Design & Development

Protecting Your Store from Cross-site Scripting Attacks

Gaining access to login data such as a user name, password, or a token is a common target of cross-site scripting attacks. If a thief can steal those, he can access a user's account info.

Gaining access to login data such as a user name, password, or a token is a common target of cross-site scripting attacks. If a thief can steal those, he can access a user’s account info.

Security is vital for every ecommerce site. A breach of customers’ payment data or personal information could kill a business.

But an ecommerce site has other security risks, too. A common one is cross-site scripting. Any site that uses forms, search, or even an administrative backend is vulnerable — essentially every online store.

Any site that uses forms, search, or even an administrative backend is vulnerable…

There are many forms of cross-site scripting, or XSS. It occurs when an attacker adds code to a web page, and the code then runs in the browser of an unsuspecting user, causing harm. Ninety-nine percent of the time this code is JavaScript.

A web page is vulnerable to an XSS attack when it doesn’t remove the user input correctly. For example, if a comment form allows someone to add HTML, an attacker could post a comment that includes the attack code.

The common way to do this is to add a JavaScript source link using the script tag. This will cause the browser to download and run the JavaScript, which could then steal the user’s data.

Targets of XSS

Authentication data such as a user name, password, or token is a common target. If an attacker can steal those, he can log in as the user with full access to the user’s account.

The attacker could, as an example, change the shipping address for a recurring order or use a card on file to make fraudulent orders. Once the attacker logs in, it becomes very difficult to tell the difference between the legitimate user and the attacker.

One way to detect is to track the usual location of a user and compare it to the attacker. If the user logs in from Texas and there’s suddenly many logins from another state or country, that’s a sign that the account has been hacked.

XSS attacks that steal an administrator’s authentication data are even more critical. With administrative access, an attacker could, as examples, create hundreds of fraudulent orders, change how payment receipts are routed, or delete every piece of data in your store.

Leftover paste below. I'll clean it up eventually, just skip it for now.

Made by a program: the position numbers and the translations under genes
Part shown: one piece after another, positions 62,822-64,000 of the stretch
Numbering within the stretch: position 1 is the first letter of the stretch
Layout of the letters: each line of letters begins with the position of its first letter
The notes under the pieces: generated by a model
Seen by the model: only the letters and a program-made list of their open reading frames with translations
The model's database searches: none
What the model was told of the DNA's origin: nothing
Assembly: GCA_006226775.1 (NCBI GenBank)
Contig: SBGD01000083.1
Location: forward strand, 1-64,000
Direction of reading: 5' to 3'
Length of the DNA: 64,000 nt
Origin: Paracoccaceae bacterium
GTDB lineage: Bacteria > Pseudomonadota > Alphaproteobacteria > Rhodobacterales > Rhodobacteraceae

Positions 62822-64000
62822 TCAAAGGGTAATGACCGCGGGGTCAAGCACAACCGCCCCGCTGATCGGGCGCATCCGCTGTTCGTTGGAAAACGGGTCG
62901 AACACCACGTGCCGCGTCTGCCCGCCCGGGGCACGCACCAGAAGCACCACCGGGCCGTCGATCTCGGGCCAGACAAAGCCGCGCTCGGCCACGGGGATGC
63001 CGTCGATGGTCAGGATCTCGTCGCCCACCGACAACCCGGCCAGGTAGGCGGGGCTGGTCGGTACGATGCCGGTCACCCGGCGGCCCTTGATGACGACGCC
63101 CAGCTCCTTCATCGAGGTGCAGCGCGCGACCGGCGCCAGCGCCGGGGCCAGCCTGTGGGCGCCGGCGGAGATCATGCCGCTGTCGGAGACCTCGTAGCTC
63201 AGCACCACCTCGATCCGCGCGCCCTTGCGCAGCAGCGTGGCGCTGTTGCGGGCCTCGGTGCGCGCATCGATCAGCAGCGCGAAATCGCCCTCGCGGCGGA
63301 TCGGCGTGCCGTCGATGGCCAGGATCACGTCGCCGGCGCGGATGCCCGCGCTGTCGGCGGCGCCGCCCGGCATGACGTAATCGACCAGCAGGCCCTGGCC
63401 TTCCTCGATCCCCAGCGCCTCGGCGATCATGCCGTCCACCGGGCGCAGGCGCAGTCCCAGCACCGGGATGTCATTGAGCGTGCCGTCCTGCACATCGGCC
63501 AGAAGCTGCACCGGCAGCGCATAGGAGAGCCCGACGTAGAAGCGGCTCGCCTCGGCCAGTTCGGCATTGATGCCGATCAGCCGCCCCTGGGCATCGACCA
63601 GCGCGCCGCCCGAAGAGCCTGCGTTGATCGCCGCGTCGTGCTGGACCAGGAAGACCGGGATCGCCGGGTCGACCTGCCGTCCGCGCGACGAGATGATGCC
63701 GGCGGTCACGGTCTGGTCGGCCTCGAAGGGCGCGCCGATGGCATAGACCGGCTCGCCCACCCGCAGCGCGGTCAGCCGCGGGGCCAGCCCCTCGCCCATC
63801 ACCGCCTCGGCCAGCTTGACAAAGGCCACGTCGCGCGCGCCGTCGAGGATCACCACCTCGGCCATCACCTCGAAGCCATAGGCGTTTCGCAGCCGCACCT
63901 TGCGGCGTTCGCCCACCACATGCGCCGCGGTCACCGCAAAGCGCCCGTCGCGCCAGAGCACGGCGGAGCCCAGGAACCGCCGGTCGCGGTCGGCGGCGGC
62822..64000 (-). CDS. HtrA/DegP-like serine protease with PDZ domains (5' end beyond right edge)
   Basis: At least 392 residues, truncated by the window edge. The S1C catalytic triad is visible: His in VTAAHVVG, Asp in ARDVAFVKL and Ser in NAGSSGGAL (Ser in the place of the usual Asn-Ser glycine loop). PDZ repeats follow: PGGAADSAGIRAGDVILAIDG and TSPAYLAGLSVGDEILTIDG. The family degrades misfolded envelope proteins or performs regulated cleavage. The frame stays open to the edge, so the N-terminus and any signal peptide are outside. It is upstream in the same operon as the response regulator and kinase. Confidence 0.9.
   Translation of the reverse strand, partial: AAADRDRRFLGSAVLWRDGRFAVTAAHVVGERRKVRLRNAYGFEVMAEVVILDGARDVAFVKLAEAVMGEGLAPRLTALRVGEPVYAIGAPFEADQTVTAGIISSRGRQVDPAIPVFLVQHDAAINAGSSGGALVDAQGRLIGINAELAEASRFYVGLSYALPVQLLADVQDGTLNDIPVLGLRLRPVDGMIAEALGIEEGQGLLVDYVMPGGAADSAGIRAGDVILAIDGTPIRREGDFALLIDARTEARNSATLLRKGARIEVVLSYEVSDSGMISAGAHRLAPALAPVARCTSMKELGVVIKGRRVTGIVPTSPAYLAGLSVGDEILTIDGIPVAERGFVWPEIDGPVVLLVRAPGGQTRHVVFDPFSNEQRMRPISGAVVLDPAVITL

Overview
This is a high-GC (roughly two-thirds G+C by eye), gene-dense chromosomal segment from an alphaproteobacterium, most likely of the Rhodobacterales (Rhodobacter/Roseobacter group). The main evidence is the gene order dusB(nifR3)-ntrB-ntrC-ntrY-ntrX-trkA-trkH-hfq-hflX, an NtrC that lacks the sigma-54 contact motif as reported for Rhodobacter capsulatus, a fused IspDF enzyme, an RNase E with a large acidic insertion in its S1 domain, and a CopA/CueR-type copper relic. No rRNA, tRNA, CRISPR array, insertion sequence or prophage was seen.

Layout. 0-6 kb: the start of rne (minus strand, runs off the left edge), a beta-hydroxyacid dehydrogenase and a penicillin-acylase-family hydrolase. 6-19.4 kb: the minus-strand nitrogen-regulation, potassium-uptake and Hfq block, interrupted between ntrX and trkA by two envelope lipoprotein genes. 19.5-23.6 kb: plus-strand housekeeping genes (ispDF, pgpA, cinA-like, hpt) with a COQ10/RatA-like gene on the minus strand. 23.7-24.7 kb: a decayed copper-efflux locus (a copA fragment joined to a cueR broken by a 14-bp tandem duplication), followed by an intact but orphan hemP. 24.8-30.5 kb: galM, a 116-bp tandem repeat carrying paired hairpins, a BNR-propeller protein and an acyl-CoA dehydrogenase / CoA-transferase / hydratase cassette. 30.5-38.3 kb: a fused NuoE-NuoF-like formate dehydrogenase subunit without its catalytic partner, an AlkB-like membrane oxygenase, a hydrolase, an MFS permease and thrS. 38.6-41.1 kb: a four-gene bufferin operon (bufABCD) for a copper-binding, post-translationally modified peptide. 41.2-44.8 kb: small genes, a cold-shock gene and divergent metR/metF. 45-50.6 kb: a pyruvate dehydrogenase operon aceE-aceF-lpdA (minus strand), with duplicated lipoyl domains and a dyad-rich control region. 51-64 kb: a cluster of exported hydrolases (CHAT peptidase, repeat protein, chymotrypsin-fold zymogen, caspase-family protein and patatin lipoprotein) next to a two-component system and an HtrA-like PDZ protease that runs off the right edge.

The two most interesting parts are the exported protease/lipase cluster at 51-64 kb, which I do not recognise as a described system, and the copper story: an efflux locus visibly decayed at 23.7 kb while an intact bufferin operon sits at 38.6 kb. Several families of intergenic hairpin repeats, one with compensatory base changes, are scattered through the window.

This is the worst-case scenario. It’s also a reason to have strong security practices for administrator accounts.

XSS attacks that steal an administrator’s authentication data are even more critical.

Your store collects other data, such as address and order info. They may not be as critical as payment data or login data, but it could cause a major customer service issue nonetheless if breached. That’s especially the case if the customer is a celebrity. Disclosing her home address or what products she ordered could produce a scandal.

Preventing XSS Attacks

Preventing XSS attacks isn’t easy. All forms of user input could be a security risk. With the rise of user-generated content, the web is much more interactive. Thus XSS attacks are common.

A good way to prevent XSS attacks is to clean up all data entered by a user. It’s called “input sanitizing.” It removes or renders harmless any HTML or JavaScript from a user. Many code libraries and ecommerce platforms do this by default.

The problem is that input sanitizing limits what a rightful user can enter. It could, for example, restrict a user from bolding certain words in a blog comment or linking to another page.

Allowing only a few seemingly safe tags could be risky. Even non-JavaScript tags such as a link or image could trigger a carefully crafted XSS.

Many XSS attacks will try to steal a user’s authentication cookies. There’s a simple, built-in protection called “HttpOnly” that prevents JavaScript from accessing cookies. It’s an option on the cookie that must be set. It will block your own JavaScript from using it, too, but it’s a simple way to add another layer of protection.

How Vulnerable?

XSS can attack most any ecommerce site. It doesn’t matter if it’s running open source, a hosted platform, or purchased software.

Open source systems are usually quick to fix an XSS or any other security problem. Many will quickly release a new version. Minimize your risk by keeping your systems updated.

Hosted platforms also address XSS issues promptly. Many times merchants won’t know a security hole was fixed as their sites were automatically upgraded. A downside of hosted platforms is that the same software usually powers every store. Thus an attacker could discover access to one store and then attack every other site on the platform.

Commercial software security varies. The good ones will immediately release a new version once a security problem is fixed. But a merchant could be on the hook for the upgrade.

XSS vulnerability also applies to plugins, apps, and third-party systems. If you’re using a popular app, it will likely be upgraded and secured quickly in the event of an XSS attack.

Finally, if your store uses custom code, all of this falls on you and your team. There are many common practices for developers to audit your code and secure it. Even then, you could still scramble occasionally.

Eric Davis

Eric Davis

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